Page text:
US cyber defense strategy details hit the Internet (Update)

March 2, 2010
"Cyber war!" flashes on the screen at an Internet security conference. The curtain was pulled back Tuesday on portions of a secret US cyber defense strategy crafted during the administration of former president George W. Bush.

The White House has pulled back the curtain on portions of a secret US cyber defense strategy crafted during the administration of former president George W. Bush.

White House Internet security coordinator Howard Schmidt described bits of the strategy at the RSA cybersecurity conference here, saying the revelation was part of a promise of transparency by President Barack Obama.

Parts of a Comprehensive National Cybersecurity Initiative (CNCI) declassified by Obama became available online Tuesday at

"We can't ask industry to help government and government can't help industry if we don't have transparency," Schmidt said while making the announcement.

"It gives the American people the ability to partner with their government."

Scott Charney, Microsoft corporate vice president of Trustworthy Computing, was among those that welcomed the idea of the government being more forthcoming with cyber defense information.

"The public-private partnership is in need of improvement; it always has been," said Charney, who was head of computer crime prosecution at the Justice Department from 1991 to 1999.

"It seems the government has moved from a phase of consideration to a phase of action, and that is a good thing."

Sharing cyberattack information between government and private business has been muted by national security concerns on one side and fears of tainting brand images on the other.

"It never really happened," Charney said. "The government didn't share and the industry didn't share."

Schmidt said he hoped releasing declassified versions of the strategy would drive alliances between government cyber warriors and security firms, academics and others skilled in the field.

"Our collective knowledge is our biggest strength," Schmidt said. "We will not beat our adversaries because they are weak; we will beat them because we become stronger."

CNCI was crafted as the result of a presidential directive signed by Bush in January of 2008. Its budget remains a mystery but is estimated to be in the tens of billions of dollars.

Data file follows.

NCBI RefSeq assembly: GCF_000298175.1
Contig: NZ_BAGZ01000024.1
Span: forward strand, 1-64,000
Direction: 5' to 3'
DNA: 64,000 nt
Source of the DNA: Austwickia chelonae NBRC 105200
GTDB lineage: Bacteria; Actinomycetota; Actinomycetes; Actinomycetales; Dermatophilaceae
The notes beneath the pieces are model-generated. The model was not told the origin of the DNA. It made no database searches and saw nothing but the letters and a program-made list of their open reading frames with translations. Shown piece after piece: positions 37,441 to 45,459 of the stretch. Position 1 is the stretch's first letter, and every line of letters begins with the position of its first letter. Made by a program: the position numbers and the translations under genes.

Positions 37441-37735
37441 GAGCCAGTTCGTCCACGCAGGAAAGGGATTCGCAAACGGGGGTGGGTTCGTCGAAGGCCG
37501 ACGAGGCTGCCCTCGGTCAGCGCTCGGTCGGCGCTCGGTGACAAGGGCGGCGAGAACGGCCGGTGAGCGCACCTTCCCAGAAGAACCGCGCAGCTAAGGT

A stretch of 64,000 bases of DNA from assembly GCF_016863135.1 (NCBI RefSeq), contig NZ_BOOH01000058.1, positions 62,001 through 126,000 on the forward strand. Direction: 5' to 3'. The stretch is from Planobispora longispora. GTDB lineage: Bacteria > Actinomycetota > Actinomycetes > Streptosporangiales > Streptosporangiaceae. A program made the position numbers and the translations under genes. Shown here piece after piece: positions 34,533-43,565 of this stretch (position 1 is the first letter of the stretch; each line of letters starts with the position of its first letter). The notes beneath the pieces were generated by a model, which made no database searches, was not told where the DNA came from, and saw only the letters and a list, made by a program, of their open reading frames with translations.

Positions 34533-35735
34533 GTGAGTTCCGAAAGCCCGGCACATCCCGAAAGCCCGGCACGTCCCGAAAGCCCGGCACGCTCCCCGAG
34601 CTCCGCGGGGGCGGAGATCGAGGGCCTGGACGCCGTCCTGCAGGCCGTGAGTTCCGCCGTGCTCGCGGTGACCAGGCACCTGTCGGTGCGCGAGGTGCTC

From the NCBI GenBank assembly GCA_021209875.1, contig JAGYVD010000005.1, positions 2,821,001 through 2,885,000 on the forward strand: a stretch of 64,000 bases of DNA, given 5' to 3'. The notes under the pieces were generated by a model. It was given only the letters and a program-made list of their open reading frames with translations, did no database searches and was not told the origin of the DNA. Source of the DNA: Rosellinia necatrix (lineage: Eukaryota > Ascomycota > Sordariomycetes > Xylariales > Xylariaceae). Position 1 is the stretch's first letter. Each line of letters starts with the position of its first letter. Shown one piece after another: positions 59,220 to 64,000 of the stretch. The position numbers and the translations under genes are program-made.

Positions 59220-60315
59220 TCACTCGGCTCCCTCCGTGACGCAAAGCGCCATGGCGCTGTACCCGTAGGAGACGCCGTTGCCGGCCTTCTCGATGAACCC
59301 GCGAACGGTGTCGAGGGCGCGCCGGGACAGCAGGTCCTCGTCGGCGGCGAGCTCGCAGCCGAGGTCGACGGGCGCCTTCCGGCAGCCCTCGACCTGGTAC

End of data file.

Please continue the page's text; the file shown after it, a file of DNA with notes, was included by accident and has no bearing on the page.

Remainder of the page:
The declassified strategy includes consolidating the government computer network and deploying sensors to detect intrusions.

Government agencies must work together on research and link "cyber ops" centers to more astutely assess situations, according to the CNCI.

"There is a pressing need to ensure that government information security offices and strategic operations centers share data regarding malicious activities against federal systems," according to freshly declassified documents.

One of the initiatives calls for a government-wide cyber counterintelligence plan to "detect, deter, and mitigate the foreign-sponsored cyber intelligence threat" to US networks and private businesses.

The government must also figure out its role in the cyber defenses of power grids, financial markets and other computer infrastructure that have become critical to daily life in this country, according to the CNCI.

The US government will need to show it can be trusted to fairly balance cyber defense with respect for privacy of online information.

Some RSA attendees were skeptical, citing Bush-era shenanigans that evidently included snooping on email and other Internet communications without proper court orders.

"You lose trust, it gets harder to do the right thing," Charney said. "If you are Howard Schmidt, the NSA, or whoever, you need to explain what you want to accomplish and how you will execute on it while balancing privacy concerns."

Public-private partnership is imperative to cyber defenses, said Melissa Hathaway, who served as interim cyber chief for Obama before becoming a consultant to computer security firms such as Cisco.

"We are almost at epidemic levels of online fraud and crime; pillaging and looting on the Internet," she said at RSA.

Hathaway proposed the creation of a non-profit organization to act as a neutral party or "safe house" for inside information shared by businesses to alleviate fears of disclosing weaknesses to competitors.

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